Netanyahu says Gaza bombing is ‘the beginning’ before expected ground invasion
Israel’s ground invasion of Gaza is “imminent,” Israeli officials told Politico, with the country’s military forces already carrying out localized raids inside the strip and thousands of troops gathering near the frontier. Israeli Prime Minister Benjamin Netanyahu said Friday that the relentless bombing of Gaza in retaliation to Hamas’s brutal assault was “just the beginning” of Israel’s response.
“Our enemies have only just started paying the price. I cannot reveal what will happen, but I am telling you this is just the beginning,” Netanyahu said.
The United Nations and other human rights groups have urged Israel to reconsider its plans for fear of more civilian deaths. Israel asked all of northern Gaza’s residents — around 1.1 million people — to evacuate to the south, while Hamas told people to stay put.
There is more political momentum for a full-scale invasion now compared to the 2014 Gaza war. Netanyahu then dismissed calls from rightwing members of his coalition to gain total control of the strip, largely because his military personnel warned such an invasion would lead to extreme bloodshed, The Economist’s Gregg Carlstrom tells NPR. But the government has shifted more to the right, and even the estimated 150 Israeli hostages in Gaza “can’t let them dictate [Israel’s] war plan” to “crush” Hamas, Carlstrom says the government now believes. “Effectively, these hostages end up becoming collateral damage," he says.
Given Gaza’s density, the Israeli combat tactic will likely be a months-long, house-to-house, block-to-block urban warfare aimed at destroying weapons stocks and communication gear, according to experts at the Atlantic Council. The challenge will be reducing civilian casualties ”because there are few places to go." Most homes in Gaza do not have shelters, and a total land and sea blockade of the strip means residents have practically nowhere to escape as the military operation progresses.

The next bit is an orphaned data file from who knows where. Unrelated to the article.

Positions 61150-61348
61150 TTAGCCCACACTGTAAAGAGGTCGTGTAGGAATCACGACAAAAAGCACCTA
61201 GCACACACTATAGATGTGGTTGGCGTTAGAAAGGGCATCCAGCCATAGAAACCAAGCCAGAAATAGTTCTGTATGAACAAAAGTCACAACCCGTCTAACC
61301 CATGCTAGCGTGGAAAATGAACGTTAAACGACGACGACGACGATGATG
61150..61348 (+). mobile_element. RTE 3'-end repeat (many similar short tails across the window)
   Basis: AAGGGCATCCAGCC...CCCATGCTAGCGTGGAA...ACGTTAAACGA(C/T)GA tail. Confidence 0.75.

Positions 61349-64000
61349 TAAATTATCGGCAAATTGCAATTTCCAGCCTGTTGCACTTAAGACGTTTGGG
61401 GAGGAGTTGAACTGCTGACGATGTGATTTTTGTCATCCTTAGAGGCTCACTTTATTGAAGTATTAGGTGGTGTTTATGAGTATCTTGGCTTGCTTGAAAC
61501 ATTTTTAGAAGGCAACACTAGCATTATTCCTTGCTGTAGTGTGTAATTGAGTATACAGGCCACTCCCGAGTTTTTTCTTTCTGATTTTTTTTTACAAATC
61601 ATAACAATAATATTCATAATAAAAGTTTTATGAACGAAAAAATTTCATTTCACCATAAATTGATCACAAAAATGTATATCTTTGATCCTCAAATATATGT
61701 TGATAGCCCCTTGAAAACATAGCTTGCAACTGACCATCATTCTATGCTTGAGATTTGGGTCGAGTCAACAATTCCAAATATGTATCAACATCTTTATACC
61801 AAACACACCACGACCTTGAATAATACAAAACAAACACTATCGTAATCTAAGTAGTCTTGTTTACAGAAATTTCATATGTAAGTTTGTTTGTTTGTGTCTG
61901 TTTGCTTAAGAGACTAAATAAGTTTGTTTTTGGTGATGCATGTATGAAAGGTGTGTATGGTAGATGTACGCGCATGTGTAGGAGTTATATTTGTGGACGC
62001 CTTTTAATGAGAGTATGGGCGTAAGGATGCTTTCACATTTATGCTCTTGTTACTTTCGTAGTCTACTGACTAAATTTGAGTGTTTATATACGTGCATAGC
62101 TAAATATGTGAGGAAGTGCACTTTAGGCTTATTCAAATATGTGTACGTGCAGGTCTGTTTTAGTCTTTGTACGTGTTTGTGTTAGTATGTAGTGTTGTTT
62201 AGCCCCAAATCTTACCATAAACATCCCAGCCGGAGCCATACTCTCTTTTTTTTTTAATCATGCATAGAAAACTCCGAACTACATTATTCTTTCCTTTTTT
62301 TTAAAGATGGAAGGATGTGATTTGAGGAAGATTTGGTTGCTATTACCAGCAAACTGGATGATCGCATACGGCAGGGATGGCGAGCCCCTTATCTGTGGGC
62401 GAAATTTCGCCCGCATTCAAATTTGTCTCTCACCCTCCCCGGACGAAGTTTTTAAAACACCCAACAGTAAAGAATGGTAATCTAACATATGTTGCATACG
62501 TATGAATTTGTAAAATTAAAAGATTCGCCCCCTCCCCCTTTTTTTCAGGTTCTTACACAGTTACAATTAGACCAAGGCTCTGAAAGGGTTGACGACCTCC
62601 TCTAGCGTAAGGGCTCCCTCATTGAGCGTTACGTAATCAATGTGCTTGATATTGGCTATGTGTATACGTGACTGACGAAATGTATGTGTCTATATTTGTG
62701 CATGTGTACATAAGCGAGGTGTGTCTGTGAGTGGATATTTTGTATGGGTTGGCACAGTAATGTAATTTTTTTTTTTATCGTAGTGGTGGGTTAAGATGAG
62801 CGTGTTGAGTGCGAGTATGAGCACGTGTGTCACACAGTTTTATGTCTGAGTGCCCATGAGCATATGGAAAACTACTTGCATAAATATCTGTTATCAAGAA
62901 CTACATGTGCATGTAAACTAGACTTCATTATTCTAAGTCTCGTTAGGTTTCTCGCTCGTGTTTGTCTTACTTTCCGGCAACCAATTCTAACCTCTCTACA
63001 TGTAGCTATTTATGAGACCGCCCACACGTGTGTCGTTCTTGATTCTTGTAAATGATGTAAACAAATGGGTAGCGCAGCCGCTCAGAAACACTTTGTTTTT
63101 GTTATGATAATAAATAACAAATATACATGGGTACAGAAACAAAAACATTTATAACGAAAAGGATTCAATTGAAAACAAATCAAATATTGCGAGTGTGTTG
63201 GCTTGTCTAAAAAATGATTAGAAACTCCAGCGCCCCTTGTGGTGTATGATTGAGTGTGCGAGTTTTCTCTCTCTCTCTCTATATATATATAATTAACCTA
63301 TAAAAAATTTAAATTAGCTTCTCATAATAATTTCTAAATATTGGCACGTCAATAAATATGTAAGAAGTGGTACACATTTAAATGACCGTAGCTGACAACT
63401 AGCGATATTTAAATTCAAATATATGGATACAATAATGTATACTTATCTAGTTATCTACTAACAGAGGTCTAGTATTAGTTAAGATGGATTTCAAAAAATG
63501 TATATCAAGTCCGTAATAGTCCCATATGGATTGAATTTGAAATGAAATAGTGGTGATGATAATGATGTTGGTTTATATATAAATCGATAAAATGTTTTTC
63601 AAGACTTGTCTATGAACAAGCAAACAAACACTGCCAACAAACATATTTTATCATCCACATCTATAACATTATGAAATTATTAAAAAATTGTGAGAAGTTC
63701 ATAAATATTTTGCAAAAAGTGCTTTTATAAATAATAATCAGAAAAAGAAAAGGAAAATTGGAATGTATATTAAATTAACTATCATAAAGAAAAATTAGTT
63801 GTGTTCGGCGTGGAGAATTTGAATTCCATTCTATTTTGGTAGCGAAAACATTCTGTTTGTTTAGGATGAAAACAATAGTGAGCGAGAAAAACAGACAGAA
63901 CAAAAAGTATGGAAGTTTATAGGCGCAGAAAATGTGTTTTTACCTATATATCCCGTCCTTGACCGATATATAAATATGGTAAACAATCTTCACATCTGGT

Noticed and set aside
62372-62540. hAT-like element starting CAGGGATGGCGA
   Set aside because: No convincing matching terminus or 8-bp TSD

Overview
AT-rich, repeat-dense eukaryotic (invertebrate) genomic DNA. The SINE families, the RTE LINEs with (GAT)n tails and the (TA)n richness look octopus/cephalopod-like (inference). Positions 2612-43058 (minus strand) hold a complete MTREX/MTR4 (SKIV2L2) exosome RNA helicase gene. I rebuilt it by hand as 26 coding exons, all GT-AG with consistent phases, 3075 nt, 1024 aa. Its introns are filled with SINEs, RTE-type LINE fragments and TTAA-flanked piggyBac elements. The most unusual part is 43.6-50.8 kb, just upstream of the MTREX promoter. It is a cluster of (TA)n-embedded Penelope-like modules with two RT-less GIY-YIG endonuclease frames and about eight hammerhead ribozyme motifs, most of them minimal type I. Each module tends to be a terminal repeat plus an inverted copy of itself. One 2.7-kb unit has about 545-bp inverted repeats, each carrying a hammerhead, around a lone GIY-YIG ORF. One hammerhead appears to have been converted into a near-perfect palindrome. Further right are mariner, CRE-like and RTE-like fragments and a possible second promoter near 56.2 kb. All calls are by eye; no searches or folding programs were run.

“Separating Hamas from Gaza is an almost impossible task,” notes Georgetown academic Daniel Byman. Unlike the Western Bank, there is no political rival like the Palestinian Authority that Israel can use as an auxiliary force to dismantle Hamas, Byman writes. Moreover, Israel is neither financially nor militarily prepared for a total occupation: It ultimately disengaged from Gaza in 2005 because of mounting debt, and despite mass mobilization over the last several days, most Israeli reservists are not combat soldiers trained in urban warfare. This will incentivize Israel to ”to inflict a lot of casualties,” both as deterrence and to protect its forces, Byman argues.
Experts are conflicted on the legality of the invasion. David French of The New York Times notes that “Israel’s military mission is inseparable from its legal obligations,” and that international war law Israel upholds would mean soldiers are prohibited from attacking or destroying buildings unless there is credible intelligence of a target.
University of Geneva professor Marco Sassòli argues that a ground offensive in Gaza will not violate humanitarian law because it “is neutral regarding why you may invade the place.” However, he says that both sides have seriously breached international law: Hamas by using civilian hostages as bargaining chips and human shields, and Israel by imposing a siege on Gaza and leaving people to die from hunger and the lack of fuel and power in hospitals. “In humanitarian law, there’s no reciprocity and reprisal,” Sassòli says. “The fact that Hamas violated humanitarian law does not justify Israel violating humanitarian law”.